We have a split level home, so there's lots of stairs all over and one staircase was a bit more of a problem than others. The walls on either side at the top of the stairs weren't parallel with eachother. One is on a 45 degree angle. So I spent some time searching for gates to accommodate this. This one works perfect on the angle.
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I'll tell you a bit of general info about it, and then get onto the install part.
- It's designed to fit openings 29-42 inches wide. It absolutely has to be mounted to a stud on both sides. The door is heavy, and to pull up on the latch to open the gate, it puts a good amount of pressure on the stud.
-In addition to the holes in the gate to adjust the length of it, there are long screws at the end of the door that act as the 2 hinges on it that can also be adjusted. This was very handy for us because we found that our walls weren't quite straight (the top latch would close, but the bottom was too far away) So we let out the bottom screw a bit and now it's great.
- The gate is metal with a white coating. The attachment section of the gate is plastic.
-There is a motion-activated light when you approach the gate that turns on and off automatically. We put the 4 D batteries in to try it out and decided we didn't need this feature. We have automatic nightlights in the house already, & the location isn't dark. It's a nice bright white light though.
-when the gate is locked properly a red indicator (not battery operated) will turn to green. Only the top latch needs to fit in properly for it to turn green though.
- They say it has a self latching close feature, but that's only half true. If I slam it behind me then it will close on its own. But I don't have to manually latch anything. So it is definitely something that only requires one hand.
- To open the gate you have to push in a long button on top of the handle, and pull the handle up. It's easy to do one handed, but I find it takes a bit of strength. I'm just wimpy though. I think it would be easier if I was over 5 feet tall and could pull up on it easier.
- it's 28 inches high
Now for installing it!
-All the mounting hardware is included. They even include a spacer for if the bottom screw on the gate has to be put on a baseboard. Ours are short enough that I mounted it over the baseboard. All you will need is a star shaped screwdriver (I get screwdriver names mixed up)hope you have an electric one!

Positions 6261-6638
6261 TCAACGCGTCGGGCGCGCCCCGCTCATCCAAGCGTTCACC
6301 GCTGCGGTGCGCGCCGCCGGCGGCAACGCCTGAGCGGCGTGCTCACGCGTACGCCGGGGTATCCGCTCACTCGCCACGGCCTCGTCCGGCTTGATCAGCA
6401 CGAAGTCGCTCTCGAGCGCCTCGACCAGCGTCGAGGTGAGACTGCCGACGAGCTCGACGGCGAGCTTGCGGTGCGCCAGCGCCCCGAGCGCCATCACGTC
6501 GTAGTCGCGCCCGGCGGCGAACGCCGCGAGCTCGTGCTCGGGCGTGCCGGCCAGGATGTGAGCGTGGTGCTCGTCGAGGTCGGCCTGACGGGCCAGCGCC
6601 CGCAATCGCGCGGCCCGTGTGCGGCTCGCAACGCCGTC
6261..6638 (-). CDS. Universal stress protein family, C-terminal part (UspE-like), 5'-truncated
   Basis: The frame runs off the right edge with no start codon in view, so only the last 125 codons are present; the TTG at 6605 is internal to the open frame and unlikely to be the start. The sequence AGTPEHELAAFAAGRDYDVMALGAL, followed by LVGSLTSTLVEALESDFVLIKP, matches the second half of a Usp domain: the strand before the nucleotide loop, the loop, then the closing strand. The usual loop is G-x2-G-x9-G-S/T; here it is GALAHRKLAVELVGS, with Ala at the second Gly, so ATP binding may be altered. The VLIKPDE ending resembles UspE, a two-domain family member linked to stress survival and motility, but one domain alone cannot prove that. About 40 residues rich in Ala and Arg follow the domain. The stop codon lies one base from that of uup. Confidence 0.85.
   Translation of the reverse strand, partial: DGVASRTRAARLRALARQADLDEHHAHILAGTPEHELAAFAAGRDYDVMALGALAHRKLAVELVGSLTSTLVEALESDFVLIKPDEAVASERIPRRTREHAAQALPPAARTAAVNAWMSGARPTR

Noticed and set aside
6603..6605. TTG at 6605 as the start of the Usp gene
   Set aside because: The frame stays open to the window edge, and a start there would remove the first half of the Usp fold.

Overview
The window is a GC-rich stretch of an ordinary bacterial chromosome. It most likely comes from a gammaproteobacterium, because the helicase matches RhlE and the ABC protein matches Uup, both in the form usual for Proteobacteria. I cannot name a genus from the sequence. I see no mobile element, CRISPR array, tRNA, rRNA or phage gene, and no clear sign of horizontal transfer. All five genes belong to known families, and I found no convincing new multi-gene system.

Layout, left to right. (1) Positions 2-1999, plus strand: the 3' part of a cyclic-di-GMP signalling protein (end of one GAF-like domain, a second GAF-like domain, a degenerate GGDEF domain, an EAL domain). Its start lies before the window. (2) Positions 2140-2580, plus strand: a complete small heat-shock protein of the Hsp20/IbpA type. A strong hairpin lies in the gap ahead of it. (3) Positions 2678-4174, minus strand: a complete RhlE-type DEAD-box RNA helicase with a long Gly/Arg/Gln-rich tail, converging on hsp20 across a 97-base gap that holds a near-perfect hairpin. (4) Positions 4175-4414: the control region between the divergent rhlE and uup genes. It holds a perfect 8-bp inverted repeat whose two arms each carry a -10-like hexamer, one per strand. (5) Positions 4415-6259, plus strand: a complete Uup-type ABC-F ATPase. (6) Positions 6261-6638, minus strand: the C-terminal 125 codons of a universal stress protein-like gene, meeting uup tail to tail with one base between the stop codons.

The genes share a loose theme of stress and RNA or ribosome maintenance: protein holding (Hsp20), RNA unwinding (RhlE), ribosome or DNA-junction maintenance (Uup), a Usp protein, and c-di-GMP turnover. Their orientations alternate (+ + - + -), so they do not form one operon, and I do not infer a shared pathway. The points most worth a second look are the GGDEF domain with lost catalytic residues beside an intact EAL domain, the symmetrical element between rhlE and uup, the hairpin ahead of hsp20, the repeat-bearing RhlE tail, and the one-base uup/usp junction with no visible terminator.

- It comes with a template to show you where to put the screws in the wall. The first time we did it the gate was lower than the other plate and we made the mistake of lowering the other side. All we needed to do was lengthen the bottom screw on the gate to raise the door up a bit. It does need to be fairly precise. I'd be frightened to be doing this in anything more valuable than drywall.
- There is a part on the latch side that prevents the door from swinging both directions, and of course you should prevent it from swinging out over top of stairs. At first I was all upset thinking the gate wasn't going to work... I needed to mount the gate on the 45 degree angle wall for it to lock into the other part, but then it would swing out over the stairs. But the part that sticks out is just a plate over top of the battery compartment and can be flipped around the other way. So no matter what side you mount the gate on, you can have it swing inward or outward. (and both if you leave the battery cover off I guess)
Overall it's a nice gate, and I'm happy to have found one that worked on my wall that wasn't $150 like some of the gates I've seen. My only complaints are:
Despite the template, I have about 6 extra holes in my drywall.
You have to pull up pretty hard on the handle to open it.
It's noisy to close the gate because I have to give it an extra shove to lock in enough for the red indicator to turn green.
It could be cheaper. Baby gates are overpriced.
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